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Dumbarton, Helenslee Road, Levenford House

House (19th Century), Library (20th Century)

Site Name Dumbarton, Helenslee Road, Levenford House

Classification House (19th Century), Library (20th Century)

Alternative Name(s) West Bridgend; Library Headquarters

Canmore ID 196942

Site Number NS37NE 98

NGR NS 39031 75410

Datum OSGB36 - NGR


Ordnance Survey licence number 100057073. All rights reserved.
Canmore Disclaimer. © Copyright and database right 2019.

Digital Images

Administrative Areas

  • Council West Dunbartonshire
  • Parish Cardross (West Dumbartonshire)
  • Former Region Strathclyde
  • Former District Dumbarton
  • Former County Dunbartonshire

Architecture Notes


NS37NE 98.00 39031 75410 Levenford House

NS37NE 98.01 39089 75283 Lodge

NS37NE 98.02 39071 75435 Gateway and Garden Wall

NS37NE 98.03 39098 75298 Stable

NS37NE 98.04 39096 75285 Lodge, Linking Bay to Stable


J.T. Rochead 1853

Burnet & Campbell alterations

The house was recorded by the Threatened Buildings Survey on 11 June 2008 prior to its conversion from Dumbarton District Library Headquarters back into a private house on . J T Rochead designed the original baronial mansion for James Denny of the shipbuilding dynasty in 1853. In 1890 Burnet Son and Campbel, remodelled the interior including the hall, staircase, library and dining room. The latter contains stained glass windows depicting views of Glasgow, Edinburgh, Stirling and Dumbarton taken from Slezer. The interior survives largely as it was compltered in 1890 including two fine late Victorian shower baths.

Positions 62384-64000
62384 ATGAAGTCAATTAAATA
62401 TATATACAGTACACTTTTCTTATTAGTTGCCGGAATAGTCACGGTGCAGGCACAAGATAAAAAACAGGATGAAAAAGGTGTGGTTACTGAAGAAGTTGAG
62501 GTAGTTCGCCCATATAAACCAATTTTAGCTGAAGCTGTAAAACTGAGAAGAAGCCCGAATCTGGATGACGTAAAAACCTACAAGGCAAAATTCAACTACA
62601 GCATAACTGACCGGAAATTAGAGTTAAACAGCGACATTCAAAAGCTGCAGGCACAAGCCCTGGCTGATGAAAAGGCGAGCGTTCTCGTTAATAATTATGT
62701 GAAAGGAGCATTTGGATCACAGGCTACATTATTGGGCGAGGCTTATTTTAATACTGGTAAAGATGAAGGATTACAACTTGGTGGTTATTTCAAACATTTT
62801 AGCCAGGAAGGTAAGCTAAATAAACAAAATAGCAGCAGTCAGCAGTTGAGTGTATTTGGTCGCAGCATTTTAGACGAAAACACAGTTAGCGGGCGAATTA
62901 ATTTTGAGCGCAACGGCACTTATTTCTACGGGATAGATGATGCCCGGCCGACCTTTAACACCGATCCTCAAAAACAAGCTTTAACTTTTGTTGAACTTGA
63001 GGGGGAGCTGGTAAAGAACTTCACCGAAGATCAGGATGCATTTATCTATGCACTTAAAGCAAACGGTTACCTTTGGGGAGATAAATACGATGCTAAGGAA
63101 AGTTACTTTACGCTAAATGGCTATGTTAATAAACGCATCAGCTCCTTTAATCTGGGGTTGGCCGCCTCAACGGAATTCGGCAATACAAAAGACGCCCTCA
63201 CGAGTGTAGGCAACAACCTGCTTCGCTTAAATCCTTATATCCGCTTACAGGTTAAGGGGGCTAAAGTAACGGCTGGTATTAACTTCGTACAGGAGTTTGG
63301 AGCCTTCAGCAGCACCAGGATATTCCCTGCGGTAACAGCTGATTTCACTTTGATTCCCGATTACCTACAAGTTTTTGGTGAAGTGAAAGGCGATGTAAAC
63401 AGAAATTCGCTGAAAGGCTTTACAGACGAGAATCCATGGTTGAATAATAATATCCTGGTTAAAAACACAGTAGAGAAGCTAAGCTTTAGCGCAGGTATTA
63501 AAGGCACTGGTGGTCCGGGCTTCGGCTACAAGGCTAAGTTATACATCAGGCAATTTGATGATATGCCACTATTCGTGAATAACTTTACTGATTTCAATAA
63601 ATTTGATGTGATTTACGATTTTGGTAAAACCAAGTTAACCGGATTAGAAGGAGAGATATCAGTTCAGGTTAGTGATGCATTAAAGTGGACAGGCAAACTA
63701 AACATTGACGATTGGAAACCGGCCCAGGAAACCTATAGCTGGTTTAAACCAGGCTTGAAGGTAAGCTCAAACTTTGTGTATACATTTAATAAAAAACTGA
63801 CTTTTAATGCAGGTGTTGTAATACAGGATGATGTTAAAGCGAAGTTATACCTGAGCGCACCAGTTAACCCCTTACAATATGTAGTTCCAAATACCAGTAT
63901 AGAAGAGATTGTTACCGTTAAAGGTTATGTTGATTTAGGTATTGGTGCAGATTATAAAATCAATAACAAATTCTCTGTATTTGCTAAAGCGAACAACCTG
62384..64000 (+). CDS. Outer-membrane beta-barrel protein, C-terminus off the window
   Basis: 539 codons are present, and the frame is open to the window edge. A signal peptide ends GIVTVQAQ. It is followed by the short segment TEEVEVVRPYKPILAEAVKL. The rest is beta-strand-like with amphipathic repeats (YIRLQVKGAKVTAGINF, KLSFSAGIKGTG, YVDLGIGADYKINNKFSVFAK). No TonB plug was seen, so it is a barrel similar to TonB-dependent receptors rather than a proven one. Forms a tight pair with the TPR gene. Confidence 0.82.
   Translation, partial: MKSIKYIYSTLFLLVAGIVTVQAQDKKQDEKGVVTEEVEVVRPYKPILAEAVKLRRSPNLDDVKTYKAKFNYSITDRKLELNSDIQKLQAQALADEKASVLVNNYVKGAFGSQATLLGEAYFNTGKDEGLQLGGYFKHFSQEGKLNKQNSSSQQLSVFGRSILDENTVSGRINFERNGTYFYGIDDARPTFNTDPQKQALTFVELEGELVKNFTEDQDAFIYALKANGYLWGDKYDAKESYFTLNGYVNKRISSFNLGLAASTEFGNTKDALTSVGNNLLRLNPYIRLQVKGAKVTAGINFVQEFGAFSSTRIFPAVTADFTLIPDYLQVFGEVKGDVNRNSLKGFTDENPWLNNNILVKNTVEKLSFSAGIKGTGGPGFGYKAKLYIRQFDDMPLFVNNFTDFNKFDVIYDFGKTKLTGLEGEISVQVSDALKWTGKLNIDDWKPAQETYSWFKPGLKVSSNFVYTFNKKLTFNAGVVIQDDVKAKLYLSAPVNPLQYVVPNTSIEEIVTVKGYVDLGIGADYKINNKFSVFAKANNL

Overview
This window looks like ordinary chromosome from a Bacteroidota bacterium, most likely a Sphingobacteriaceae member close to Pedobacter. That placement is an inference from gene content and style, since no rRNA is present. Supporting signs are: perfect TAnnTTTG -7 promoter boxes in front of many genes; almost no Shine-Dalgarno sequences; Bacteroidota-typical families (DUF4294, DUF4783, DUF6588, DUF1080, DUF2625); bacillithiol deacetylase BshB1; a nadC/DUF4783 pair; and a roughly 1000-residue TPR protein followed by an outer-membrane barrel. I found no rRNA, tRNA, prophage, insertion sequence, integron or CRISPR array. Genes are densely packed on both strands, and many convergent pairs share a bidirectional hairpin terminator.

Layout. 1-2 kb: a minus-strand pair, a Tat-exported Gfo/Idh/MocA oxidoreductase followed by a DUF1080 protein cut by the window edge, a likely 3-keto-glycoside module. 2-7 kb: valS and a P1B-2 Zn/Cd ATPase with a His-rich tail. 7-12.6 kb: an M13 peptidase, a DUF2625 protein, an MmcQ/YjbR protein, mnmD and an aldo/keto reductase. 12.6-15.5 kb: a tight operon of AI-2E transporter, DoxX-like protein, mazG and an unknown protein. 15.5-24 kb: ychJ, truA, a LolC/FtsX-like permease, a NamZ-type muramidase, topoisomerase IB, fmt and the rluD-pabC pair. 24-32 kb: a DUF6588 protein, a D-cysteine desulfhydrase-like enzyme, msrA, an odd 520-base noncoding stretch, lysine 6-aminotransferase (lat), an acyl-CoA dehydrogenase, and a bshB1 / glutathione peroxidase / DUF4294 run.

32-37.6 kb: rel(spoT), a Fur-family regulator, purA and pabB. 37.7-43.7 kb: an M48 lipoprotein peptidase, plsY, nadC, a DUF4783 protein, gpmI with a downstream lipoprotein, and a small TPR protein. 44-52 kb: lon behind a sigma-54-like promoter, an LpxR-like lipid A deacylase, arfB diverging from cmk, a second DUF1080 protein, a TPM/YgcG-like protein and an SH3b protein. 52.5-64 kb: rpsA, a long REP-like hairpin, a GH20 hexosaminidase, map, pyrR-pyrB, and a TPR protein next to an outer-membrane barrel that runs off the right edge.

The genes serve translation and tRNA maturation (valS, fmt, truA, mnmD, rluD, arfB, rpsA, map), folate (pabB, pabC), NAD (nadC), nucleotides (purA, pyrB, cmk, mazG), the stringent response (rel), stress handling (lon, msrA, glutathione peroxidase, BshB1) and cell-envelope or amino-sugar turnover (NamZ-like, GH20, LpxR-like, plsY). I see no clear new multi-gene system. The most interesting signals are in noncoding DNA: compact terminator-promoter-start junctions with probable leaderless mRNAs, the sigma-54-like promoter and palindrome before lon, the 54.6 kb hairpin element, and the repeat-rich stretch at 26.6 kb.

Publication Account (1999)

Also dating from 1853 and, perhaps, the best remaining demonstration of the affluence of nineteenth-century Dumbarton is House. Built across the River Leven, in West Bridgend figure 21.L, for ship-builder William Denny, it is a fine example of a Scottish baronial mansion. At the south-east angle, a three-storied tower, with cap-house, corbelled parapet, spouts and gunports (merely decorative, not functional), and, with angle turrets, crow-step gables, mullioned windows and pedimented dormerheads, represents the height of Victorian good taste. Set within extensive grounds, and surrounded by a crenellated boundary wall (with the gateway to Helenslee Road having dummy gun ports), it is almost matched by Levenfard House Lodge, which was also built around 1853 by architect] T Rochead. In similar Scottish baronial style, it is set onto a steep slope and has many of the features of Levenford House, such as crow-stepped gables and dummy gun ports.

Information from ‘Historic Dumbarton: The Archaeological Implications of Development’ (1999).


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